I can think of no better warning of the vastness and horror of space than a recent Swedish movie Aniara, based on an epic poem, which you can watch via Amazon. Let me warn you that this film, despite the lack of gore, is definitely not for kids or for a cozy date night. While I’m not a fan of the film’s nihilism and dismissal of the numinous it does an excellent job of parodying the political impasse we’re currently living in (the spaceship in the film is nothing more than a bland shopping mall lead by leaders who everyone knows are lying). To my point, Aniara portrays space for what it is: an endless, empty realm of eternal darkness. The lesson of the film is don’t screw things up on earth–it’s all we’ve got.

Colonizing space is delusional, but working on making our cities more livable is eminently achievable.

What Happens When You Remove 10,000 Parking Spaces

In response to Jeff Bezos’ assertion that he can’t think of anything better to do with his billions than build a moon base, let us collectively imagine a list of more worthwhile ideas he could fund. How about an organization that would gift all expenses paid trips to Amsterdam for any nay-saying, “We can’t possibly do that here” Angelino unable to imagine a future without gobs of free parking? Speak out in favor of parking at a community meeting and, congratulations, here’s your KLM ticket. Drop an angry I-can’t-find-parking-tweet? Get ready to smell the tulips.

This Streetfilms production shows what can happen when we de-clutter the cars from our cities. Here in LA, those cars no longer “spark joy.” Get rid of them and we could have gardens, playgrounds, space for public transit and so much more.

How FilmLA Blocks Bike Lanes

Film crew blocking Spring St. Bike lane. Via @ColinBogart.

What good is a bike lane if it’s always blocked by cars and trucks? As anyone who uses what passes for the meager bike infrastructure here in Los Angeles, pretty much only early on Sunday morning will you find your path unimpeded by an assortment of Uber drivers, beer delivery trucks and FedEx employees. But the most annoying bike lane blocking is courtesy of the film and television industry.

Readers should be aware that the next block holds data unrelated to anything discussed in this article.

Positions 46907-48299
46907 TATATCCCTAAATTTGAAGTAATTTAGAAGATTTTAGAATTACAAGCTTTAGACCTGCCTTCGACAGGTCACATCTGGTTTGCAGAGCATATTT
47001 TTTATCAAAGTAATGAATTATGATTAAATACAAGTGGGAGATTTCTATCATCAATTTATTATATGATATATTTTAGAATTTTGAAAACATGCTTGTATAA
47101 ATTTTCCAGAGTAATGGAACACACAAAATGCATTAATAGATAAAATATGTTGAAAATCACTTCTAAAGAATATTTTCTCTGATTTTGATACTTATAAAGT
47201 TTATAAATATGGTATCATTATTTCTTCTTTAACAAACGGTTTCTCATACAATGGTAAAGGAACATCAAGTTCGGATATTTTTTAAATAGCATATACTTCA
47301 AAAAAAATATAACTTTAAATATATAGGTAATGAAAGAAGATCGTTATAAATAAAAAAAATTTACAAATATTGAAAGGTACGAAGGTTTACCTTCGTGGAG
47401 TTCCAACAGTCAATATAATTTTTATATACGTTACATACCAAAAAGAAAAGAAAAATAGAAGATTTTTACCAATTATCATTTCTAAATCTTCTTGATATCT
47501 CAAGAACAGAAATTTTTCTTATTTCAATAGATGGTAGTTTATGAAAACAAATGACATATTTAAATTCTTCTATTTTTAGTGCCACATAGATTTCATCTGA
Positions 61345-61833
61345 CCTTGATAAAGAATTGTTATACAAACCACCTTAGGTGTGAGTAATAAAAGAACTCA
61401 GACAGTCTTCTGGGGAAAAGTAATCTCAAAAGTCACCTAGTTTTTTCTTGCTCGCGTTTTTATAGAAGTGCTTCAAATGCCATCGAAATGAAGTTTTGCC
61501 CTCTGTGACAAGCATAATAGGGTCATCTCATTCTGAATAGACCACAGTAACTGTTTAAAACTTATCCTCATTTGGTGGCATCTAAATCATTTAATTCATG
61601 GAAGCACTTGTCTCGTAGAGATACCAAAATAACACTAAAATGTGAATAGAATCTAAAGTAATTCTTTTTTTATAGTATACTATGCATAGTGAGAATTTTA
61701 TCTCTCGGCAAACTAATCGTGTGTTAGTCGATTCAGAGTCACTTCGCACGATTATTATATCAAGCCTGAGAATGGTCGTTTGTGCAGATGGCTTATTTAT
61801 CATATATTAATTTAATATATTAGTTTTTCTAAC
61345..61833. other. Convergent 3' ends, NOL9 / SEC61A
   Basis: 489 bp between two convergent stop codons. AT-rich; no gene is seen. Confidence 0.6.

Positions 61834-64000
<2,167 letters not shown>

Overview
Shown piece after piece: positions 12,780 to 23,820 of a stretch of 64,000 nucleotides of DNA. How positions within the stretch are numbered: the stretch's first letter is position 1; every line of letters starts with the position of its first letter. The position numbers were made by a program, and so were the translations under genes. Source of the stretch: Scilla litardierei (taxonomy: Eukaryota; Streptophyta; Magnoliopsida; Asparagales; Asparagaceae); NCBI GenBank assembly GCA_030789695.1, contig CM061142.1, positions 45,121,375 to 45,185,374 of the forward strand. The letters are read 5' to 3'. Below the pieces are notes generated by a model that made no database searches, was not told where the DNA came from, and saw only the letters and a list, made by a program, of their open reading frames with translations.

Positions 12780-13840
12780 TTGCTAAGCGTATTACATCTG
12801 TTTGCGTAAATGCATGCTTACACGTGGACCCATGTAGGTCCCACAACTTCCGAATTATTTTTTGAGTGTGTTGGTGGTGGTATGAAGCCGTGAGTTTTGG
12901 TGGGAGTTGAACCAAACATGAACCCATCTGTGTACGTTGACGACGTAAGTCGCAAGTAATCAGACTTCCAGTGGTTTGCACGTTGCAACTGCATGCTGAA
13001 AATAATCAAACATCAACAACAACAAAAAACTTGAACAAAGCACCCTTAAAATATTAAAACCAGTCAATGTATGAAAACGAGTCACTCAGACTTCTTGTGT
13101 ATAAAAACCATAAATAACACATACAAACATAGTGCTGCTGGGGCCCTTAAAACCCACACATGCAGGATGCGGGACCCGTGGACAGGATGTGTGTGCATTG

In order to close a bike lane for filming you have to get a film permit from FilmLA, a 501(c)4 not-for-profit public benefit organization that issues film permits in the City of Los Angeles and many other local municipalities as well as promoting filming in Southern California. That dual mission is, of course, a conflict of interest. If the choice is between the safety of bike commuters or making production companies happy, you can guess that FilmLA’s likely to opt for the latter.

Previous attempts to address unsafe closures of bike lanes by myself and other bike activists have gone nowhere. Call FilmLA to complain and you’ll be greeted with either indifference or outright hostility. Call the police to complain and they’ll direct you to parking enforcement. Call parking enforcement and they’ll direct you to the police. Only if the production company lacks the proper permits will the city take any action.

To find out more about this problem I decided to call FilmLA, posing as a producer to find out how I could get a film permit that would allow me to block the Spring Street protected bike lane. To set the scene here, so to speak, I’ll note that the Spring Street bike lane is rare in Los Angeles in that it is a fully protected lane (recently made two-way), and separate from traffic. The bike lane is in the gutter and next to it is a set of flimsy plastic markers that separate it from the parking lane. Next to that are three one way travel lanes.

After a few minutes on hold I was connected to a “planning production coordinator” I’ll call Steve. I told Steve that I was planning on doing a shoot on Spring street at 6th street. I told him there is a bike lane and asked if I needed to do anything special to use the bike lane for parking. Steve told me that the permit would be, “treated as a lane closure just like any other closure.” What Steve was alluding to here is that in order close a lane you are supposed to put up lane closure signage and hire off duty police officers (not just a security guard) to sit around and monitor the closure.

Continuing, Steve added that, “Bikes are vehicles.” He noted that there is parking next to the bike lane and that if I wanted to use that parking he thought that I would need to close the bike lane.